“But I say, walk by the Spirit [the Holy Spirit, capital “s”], and you will not carry out the desire of the flesh. [You see, we’re dependent on the Holy Spirit. And then Paul goes on:] For the flesh sets its desire against the Spirit [capital ‘s,’ the Holy Spirit], and the [Holy] Spirit against the flesh; for these are in opposition to one another, so that you may not do the things that you please.”

That’s very clear, very important. The carnal nature is in opposition to the Spirit of God. If we yield to the carnal nature, we are opposing the Spirit of God. If we’re going to yield to the Holy Spirit, we have to deal with the carnal nature because as long as the carnal nature controls and operates through us, what we do will be in opposition to the Holy Spirit.

Now this applies not merely to our physical desires, although it includes those, but it applies also to what the Bible calls the carnal mind; that is, the way the old carnal, unregenerate nature thinks inwardly. There’s a powerful verse in Romans 8:7, where Paul says:

“The carnal mind is enmity against God...”

We have to point out the strength of the words that Paul uses. He says the flesh opposes the Holy Spirit. He says the fleshly mind is enmity against God, it’s not neutrality. There’s no suggestion that somehow the carnal nature and the carnal mind can be persuaded to do the will of God, it’s impossible. The carnal mind, by its very nature, is enmity against God.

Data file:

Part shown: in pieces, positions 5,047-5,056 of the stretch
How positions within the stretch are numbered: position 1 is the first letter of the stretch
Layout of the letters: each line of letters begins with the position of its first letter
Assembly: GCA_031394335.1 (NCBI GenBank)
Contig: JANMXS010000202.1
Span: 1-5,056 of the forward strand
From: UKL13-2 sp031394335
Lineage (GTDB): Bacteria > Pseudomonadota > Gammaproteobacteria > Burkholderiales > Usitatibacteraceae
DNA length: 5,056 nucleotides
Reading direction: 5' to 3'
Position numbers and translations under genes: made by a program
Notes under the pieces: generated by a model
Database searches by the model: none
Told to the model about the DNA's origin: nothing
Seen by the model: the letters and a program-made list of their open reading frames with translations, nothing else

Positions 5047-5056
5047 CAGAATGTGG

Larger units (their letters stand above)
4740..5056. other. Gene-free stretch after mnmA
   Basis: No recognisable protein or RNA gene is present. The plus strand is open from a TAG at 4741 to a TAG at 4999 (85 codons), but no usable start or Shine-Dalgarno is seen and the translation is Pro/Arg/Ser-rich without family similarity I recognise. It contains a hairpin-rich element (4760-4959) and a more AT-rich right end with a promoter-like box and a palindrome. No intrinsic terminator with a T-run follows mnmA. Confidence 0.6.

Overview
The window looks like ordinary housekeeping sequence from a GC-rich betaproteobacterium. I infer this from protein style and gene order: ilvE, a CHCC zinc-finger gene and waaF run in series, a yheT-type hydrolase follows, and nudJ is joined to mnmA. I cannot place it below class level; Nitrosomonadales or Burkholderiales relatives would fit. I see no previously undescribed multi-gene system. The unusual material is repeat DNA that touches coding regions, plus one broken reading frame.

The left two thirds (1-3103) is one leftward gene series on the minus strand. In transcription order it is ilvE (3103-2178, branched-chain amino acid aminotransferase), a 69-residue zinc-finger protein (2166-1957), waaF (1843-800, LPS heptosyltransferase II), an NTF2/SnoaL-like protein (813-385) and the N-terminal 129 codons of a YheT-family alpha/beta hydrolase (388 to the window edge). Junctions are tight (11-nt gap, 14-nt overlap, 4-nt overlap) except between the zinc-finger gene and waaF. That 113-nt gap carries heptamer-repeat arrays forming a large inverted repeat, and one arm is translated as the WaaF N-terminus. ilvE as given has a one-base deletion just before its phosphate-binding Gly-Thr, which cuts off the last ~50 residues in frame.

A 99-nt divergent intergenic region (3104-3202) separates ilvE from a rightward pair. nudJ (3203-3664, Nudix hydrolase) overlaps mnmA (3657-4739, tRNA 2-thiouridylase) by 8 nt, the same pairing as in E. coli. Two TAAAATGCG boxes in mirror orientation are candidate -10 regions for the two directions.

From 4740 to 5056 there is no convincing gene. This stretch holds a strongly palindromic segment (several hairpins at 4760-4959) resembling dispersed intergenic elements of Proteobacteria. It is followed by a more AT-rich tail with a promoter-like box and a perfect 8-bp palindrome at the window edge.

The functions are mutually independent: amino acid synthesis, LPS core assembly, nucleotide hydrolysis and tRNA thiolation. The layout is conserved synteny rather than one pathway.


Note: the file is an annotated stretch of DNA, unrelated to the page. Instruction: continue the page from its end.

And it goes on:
How do we understand the carnal mind? I understand it this way: It’s the old, unregenerate soul in its main functions. The functions of the soul are usually defined as will, intelligence and emotions. And each of them can be summed up in a short, familiar, English word. The will says, “I want,” the intelligence (or the mind) says, “I think,” the emotions say, “I feel.” Natural, unregenerate man is dominated and controlled by those three expressions of the ego: “I want,” “I think,” and “I feel.” That’s the way the flesh, the carnal nature, operates. If we are to come into submission to the Holy Spirit and if the Holy Spirit is to operate through us with freedom, then all that must be brought into subjection to the Holy Spirit. We have to subject the “I want,” the “I think,” and the “I feel” to the Spirit of God. And this is done, according to God’s pattern in Scripture, by fasting. That was how Jesus Himself did it; that’s how Paul did it; and that’s how you and I are expected to do it.